At least once a week I learn of some new scam aimed directly at authors and it just hurts my heart. Never has it been so challenging to know who you can trust when it comes to marketing and publicizing your book.
I feel for you.
I, too, am challenged by this frequently because sometimes those targets happen to be my clients, and I am very protective of them. Authors have a target on their backs, particularly the ones who are new to the game and it’s their “first rodeo,” as they say.
Just this week I had a call from a client telling me she had been approached by a big media firm out of New York and they really wanted to have her on one of their shows.
I’m really not suspicious by nature, but my baloney detector was almost immediately activated as I listened to her tell me her story and how excited she was.
Finally, I broke the spell by asking how much money they wanted.
That’s a lot, but I’ve heard worse.
I told her to run far away, and I asked for the number of this company and name of the rep who called, and called him back myself. After all, I WANT to know what is going on out there so I’m very curious. I asked lots of questions; many I already knew the answers to.
Bottom Line: They won’t be calling her again.
So what can you do to protect yourself from scammers like this?
Pray. If you believe in this kind of help. I figure it can’t hurt, right?
Have someone in your corner. You need to have someone you can ask about these kind of “opportunities.” It needs to be someone you trust, and you don’t want to ask someone who has already agreed to pay the money to be on the show. They may be invested in not admitting it was a mistake (subconsciously, of course). Groups can be tricky too because you’ll get differing opinions but it’s better than nothing. If you have someone who is out there working with this stuff day in and day out, someone who has experience and who you run things by, well that’s the best scenario.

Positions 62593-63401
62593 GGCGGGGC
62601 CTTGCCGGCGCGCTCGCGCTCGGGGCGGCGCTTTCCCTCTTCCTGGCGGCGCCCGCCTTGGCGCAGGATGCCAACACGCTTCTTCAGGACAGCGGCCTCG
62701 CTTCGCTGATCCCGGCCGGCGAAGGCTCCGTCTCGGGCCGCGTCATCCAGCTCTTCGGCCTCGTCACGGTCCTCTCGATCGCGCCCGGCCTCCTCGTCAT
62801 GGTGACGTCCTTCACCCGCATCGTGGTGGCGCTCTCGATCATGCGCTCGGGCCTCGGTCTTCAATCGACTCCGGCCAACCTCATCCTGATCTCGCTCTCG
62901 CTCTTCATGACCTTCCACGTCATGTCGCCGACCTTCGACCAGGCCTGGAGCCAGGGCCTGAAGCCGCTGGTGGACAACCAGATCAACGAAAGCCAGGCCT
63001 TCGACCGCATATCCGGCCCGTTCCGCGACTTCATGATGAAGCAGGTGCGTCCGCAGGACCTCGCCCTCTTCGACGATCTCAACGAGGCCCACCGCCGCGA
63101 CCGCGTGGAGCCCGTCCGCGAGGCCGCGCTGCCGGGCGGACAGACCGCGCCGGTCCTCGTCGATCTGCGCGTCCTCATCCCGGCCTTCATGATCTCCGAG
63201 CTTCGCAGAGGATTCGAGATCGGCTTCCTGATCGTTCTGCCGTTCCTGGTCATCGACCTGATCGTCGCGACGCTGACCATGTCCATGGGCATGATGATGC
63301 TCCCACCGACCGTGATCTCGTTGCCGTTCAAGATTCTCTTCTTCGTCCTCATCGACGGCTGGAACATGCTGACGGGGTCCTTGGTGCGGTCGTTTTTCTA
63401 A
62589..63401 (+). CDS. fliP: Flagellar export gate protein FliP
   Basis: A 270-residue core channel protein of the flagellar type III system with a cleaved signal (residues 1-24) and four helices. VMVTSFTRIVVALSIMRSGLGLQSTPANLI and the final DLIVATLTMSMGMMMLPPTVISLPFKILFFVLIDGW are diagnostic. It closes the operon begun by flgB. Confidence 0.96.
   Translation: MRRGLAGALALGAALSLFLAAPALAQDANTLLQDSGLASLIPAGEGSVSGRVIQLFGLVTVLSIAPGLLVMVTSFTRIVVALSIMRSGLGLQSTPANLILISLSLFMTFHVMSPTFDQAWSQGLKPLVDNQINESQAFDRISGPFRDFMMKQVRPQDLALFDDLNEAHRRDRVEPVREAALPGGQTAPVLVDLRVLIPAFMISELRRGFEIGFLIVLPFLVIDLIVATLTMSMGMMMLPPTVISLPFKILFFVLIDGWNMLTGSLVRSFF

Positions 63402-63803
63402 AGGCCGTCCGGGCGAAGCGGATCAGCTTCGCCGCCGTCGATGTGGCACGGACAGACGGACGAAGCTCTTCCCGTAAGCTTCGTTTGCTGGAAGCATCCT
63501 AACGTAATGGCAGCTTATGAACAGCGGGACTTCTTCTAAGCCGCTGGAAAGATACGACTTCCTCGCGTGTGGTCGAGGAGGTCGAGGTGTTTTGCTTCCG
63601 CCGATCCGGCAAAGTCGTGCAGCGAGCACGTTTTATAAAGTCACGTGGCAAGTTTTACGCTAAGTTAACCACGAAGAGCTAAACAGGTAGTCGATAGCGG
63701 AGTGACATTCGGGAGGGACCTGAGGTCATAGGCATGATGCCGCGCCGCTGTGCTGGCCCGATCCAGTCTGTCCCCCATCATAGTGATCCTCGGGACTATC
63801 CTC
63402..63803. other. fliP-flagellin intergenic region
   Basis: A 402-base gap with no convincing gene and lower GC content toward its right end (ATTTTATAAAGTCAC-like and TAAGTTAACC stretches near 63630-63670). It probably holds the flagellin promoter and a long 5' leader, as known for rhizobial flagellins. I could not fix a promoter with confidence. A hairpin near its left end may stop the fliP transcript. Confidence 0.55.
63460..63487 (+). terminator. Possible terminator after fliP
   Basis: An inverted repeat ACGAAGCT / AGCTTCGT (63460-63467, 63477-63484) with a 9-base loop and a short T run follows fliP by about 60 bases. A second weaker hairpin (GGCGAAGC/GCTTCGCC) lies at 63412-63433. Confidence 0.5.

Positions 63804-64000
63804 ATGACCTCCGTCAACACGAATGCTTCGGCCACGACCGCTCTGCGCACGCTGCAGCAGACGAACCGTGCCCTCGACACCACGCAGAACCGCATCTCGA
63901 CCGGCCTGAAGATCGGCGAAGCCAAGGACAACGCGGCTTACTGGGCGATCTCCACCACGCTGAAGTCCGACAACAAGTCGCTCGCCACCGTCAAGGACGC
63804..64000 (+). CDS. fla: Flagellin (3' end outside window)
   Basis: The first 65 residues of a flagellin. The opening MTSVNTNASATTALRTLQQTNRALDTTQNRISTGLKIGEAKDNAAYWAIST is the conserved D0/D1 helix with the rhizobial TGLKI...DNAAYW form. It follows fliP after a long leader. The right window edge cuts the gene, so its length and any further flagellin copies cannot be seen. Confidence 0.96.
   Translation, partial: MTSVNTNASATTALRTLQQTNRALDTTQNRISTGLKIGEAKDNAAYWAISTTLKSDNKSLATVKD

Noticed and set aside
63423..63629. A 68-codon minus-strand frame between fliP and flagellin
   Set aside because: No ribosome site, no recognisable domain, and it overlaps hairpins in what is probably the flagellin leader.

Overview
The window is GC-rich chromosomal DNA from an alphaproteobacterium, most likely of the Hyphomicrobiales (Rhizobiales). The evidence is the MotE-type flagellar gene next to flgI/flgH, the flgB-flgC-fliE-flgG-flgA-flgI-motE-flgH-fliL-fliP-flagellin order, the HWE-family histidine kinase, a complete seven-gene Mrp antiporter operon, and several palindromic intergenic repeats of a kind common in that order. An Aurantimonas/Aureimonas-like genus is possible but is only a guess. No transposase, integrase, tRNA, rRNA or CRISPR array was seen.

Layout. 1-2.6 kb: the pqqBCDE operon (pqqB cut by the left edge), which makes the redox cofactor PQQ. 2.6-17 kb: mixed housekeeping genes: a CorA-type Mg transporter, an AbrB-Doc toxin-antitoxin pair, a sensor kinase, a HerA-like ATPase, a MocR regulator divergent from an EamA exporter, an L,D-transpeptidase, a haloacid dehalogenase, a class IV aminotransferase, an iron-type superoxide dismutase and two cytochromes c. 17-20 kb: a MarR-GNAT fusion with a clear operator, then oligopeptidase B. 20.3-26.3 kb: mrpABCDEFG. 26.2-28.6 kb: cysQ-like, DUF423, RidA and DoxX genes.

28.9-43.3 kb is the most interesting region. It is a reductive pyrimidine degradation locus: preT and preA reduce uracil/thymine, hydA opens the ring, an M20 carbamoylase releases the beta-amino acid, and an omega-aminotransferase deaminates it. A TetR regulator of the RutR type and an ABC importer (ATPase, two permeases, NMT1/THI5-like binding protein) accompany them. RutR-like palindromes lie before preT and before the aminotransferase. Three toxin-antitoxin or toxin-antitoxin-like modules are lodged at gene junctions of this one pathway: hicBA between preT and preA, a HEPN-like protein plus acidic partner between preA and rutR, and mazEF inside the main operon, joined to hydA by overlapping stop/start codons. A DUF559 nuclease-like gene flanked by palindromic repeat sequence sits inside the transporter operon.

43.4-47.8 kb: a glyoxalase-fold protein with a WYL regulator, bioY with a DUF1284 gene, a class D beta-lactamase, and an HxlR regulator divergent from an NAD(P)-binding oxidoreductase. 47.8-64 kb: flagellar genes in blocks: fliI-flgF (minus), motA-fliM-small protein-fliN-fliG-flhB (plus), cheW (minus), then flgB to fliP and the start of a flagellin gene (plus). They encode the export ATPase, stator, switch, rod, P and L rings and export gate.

So No to the Dough. Money. Are they asking you for some? If they are, it’a a sales call. Just remember that. No upstanding media channel is going to ask you for money to be on the air, unless it’s a sales call, and usually when this is the case, they ask for money when you have pitched them. Again, that’s advertising.
Now, things continue to change, and I’m finding more and more podcasts are charging money to be interviewed, and many bloggers are also looking to be paid for running a guest blog post or a book review. I don’t like this, but they aren’t scammers. It’s advertising (even though they may not call it that) and it’s perfectly legal. They’re simply trying to make a buck, and some have a large enough targeted audience that would make paying for it a good decision.
These things have to be considered carefully. For the most part, I am all for the third-party credibility that comes from having earned media say or write something fabulous about you and your book. That is the exchange. You’re giving them fresh, amazing content in exchange for exposure to their audience. It’s already a win/win.
Watch for the gray. There is some gray area here too. For example, there are “publicity firms” that charge you money to get you coverage, and then they go out and pay for the coverage themselves, but they don’t tell you that. Naturally, they have their own markup, so you’re paying a lot more than if you bought the advertising yourself. I suppose it’s legitimate, but It feels icky to me. I’ve also seen authors go into groups and share their successes with others, but they were paid for successes. It wasn’t as though a reviewer did a review simply based on the book itself. Everyone cheers, but, well, they’re being lied to, and it feels wrong
I understand wanting great reviews. There are times when paying for a review is actually a good decision, although I never would have said that a couple of years ago.
You’ve worked hard writing a book, it’s being birthed out into the world, and you want good reviews. They are very challenging to get, by the way, and almost impossible by self published authors and hybrid presses, so there are times when it will make sense.
But that is the tricky thing here. Knowing what to do to market and publicize your book is the big question. I try to answer these things in my Savvy Sunday News and on this blog. Remember, if you have questions on how to promote your book, let me know. It may become the topic of an upcoming segment. Oh, and if you think you were the target of a scammer, please let me know.
If you’re not part of the Savvy Sunday News, you can join us here.
To your success!